5. ‘Beam Me Up, Scott(ie)! Institutional Theorists’ Struggles with the Emergent Nature of Entrepreneurship’, in Wesley D. Sine and Robert J. David (eds), Institutions and Entrepreneurship, Research in the Sociology of Work, 21, 2010, 329–64

6. ‘Entrepreneurship Through Social Networks’, in Donald Sexton and Raymond Smilor (eds), The Art and Science of Entrepreneurship, 1986, 3–23 (with C. Zimmer)

7. ‘Personal and Extended Networks are Central to the Entrepreneurial Process’, Journal of Business Venturing, 6 (5), 1991, 305–13 (with P. Dubini)

8. ‘Strong Ties, Weak Ties, and Strangers: Do Women Owners Differ from Men in Their Use of Networking to Obtain Assistance?’, in Sue Birley and Ian MacMillan (eds), Entrepreneurship in a Global Context, 1997, 1–25 (with A.B. Elam and P.R. Reese)

9. ‘The Structure of Founding Teams: Homophily, Strong Ties, and Isolation Among U.S. Entrepreneurs’, American Sociological Review, 68 (2), 2003, 195–222 (with M. Ruef and N.M. Carter)

10. ‘Mixing or Matching? The Influence of Voluntary Associations on the Occupational Diversity and Density of Small Business Owners’ Networks’, Work & Occupations, 33 (1), 2006, 42–72 (with A.E. Davis and L.A. Renzulli)

11. ‘Small Worlds, Infinite Possibilities? How Social Networks Affect Entrepreneurial Team Formation and Search’, Strategic Entrepreneurship Journal, 1 (1), 2007, 147–65 (with P.H. Kim)

12. ‘Even Dwarfs Started Small: Liabilities of Age and Size and Their Strategic Implications’ in Barry Staw and L.L. Cummings (eds), Research in Organizational Behavior, 8, 1986, 165–98 (with E.R. Auster)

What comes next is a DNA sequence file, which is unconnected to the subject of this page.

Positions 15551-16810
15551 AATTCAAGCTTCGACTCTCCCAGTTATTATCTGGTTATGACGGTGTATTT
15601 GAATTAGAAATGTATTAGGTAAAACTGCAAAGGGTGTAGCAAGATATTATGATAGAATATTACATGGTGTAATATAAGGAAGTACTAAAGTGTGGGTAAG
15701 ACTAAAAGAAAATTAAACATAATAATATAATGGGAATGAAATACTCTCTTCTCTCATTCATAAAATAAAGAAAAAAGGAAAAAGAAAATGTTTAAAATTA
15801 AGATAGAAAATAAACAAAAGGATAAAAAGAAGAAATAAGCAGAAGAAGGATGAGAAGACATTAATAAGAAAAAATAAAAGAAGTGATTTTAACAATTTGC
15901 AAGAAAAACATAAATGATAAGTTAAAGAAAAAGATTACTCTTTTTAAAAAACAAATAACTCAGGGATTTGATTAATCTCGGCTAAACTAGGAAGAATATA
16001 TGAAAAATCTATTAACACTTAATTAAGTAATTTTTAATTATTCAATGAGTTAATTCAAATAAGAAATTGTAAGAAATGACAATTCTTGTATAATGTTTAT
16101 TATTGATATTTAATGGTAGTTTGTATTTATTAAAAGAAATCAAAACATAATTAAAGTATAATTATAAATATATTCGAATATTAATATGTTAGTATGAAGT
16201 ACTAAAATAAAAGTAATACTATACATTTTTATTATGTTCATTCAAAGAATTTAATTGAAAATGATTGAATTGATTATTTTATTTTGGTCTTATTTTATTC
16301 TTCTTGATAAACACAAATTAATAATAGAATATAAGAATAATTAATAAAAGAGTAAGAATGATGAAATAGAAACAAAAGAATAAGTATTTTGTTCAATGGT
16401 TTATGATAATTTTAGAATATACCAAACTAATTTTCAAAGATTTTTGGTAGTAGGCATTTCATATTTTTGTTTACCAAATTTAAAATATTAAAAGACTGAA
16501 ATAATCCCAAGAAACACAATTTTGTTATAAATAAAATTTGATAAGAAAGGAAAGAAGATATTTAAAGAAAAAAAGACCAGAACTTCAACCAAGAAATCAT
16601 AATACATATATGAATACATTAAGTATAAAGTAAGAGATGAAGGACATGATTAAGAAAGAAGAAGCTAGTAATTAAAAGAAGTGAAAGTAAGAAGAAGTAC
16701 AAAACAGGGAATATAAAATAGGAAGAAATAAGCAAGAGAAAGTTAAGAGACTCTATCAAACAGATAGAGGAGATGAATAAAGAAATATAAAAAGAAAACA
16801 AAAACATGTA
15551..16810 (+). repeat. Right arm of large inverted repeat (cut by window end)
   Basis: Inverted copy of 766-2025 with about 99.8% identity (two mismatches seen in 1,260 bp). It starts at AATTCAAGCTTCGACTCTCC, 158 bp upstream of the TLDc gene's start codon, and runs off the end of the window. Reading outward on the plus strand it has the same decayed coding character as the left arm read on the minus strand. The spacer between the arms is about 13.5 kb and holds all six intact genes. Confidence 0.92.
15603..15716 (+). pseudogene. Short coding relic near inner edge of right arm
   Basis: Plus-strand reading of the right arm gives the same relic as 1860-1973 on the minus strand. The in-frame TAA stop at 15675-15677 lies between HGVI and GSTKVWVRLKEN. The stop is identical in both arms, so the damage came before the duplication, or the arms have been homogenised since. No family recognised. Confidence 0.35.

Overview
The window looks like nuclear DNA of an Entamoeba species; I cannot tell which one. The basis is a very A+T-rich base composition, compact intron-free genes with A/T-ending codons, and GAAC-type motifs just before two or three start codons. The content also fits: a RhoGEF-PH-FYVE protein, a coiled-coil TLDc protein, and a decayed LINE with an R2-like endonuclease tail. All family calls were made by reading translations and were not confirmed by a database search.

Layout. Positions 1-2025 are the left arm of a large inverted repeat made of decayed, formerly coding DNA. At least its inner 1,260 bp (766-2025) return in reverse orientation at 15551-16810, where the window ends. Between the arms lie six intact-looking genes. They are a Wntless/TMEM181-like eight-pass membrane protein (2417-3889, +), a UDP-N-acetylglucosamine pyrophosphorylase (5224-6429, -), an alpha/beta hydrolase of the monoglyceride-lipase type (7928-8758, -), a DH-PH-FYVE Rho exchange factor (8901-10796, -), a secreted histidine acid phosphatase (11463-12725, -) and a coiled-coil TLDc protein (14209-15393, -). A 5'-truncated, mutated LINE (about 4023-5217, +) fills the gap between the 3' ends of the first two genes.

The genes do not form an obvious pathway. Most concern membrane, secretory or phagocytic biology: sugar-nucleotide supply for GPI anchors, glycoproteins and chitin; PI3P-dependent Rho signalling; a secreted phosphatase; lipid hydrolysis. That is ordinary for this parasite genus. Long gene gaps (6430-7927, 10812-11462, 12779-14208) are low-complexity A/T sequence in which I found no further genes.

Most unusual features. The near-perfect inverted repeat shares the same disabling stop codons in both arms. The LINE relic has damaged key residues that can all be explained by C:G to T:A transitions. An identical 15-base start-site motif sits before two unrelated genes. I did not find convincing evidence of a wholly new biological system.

13. ‘Resources, Environmental Change, and Survival: Asymmetric Paths of Young Independent and Subsidiary Organizations’, Strategic Management Journal, 32 (5), 2011, 486–509 (with S.W. Bradley, D.A. Shepherd and J. Wiklund)

14. ‘Fools Rush In? The Institutional Context of Industry Creation’, Academy of Management Review, 19 (4), 1994, 645–70 (with C.M. Fiol)

15. ‘The Second Ecology: Creation and Evolution of Organizational Communities’, in Barry Staw and L.L. Cummings (eds), Research in Organizational Behavior, 20, 1998, 267–301 (with C.S. Hunt)

16. ‘Acquiring Competence at a Distance: Application Service Providers as a Hybrid Organizational Form’, The Journal of International Entrepreneurship, 1 (1), 2003, 103–19 (with A. Fortune)

17. ‘Invisible Entrepreneurs: The Neglect of Women Business Owners by Mass Media and Scholarly Journals in the USA’, Entrepreneurship & Regional Development, 9 (3), 1997, 221–38 (with T. Baker and N. Liou)

18. ‘Family Matters: Gender, Networks, and Entrepreneurial Outcomes’, Social Forces, 79 (2), 2000, 523–46 (with L.A. Renzulli and J. Moody)

19. ‘The Pervasive Effects of Family on Entrepreneurship: Toward a Family Embeddedness Perspective’, Journal of Business Venturing, 18 (5), 2003, 573–96 (with J.E. Cliff)

20. ‘Passing on Privilege: Resources Provided by Self-employed Parents to Their Self-employed Children’, in Kevin Leicht (ed), Research in Social Stratification and Mobility, 16, 1998, 291–318 (with L.A. Renzulli and N. Langton)

21. ‘A Life Course Perspective on Occupational Inheritance: Self-employed Parents and Their Children’, in Martin Ruef and Michael Lounsbury (eds), The Sociology of Entrepreneurship, Research in the Sociology of Organizations, 25, 2007, 33–82 (with P.H. Kim)

22. ‘Access (Not) Denied: The Impact of Financial, Human, and Cultural Capital on Entrepreneurial Entry in the United States’, Small Business Economics, 27, 2006, 5–22 (with P.H. Kim and L.A. Keister)

23. ‘Entrepreneurship and Inequality’, in Lisa A. Keister (ed), Entrepreneurship: Research in the Sociology of Work, 15, 2005, 3–31 (with S. Lippmann and A. Davis)

24. Conclusions and Further Reflections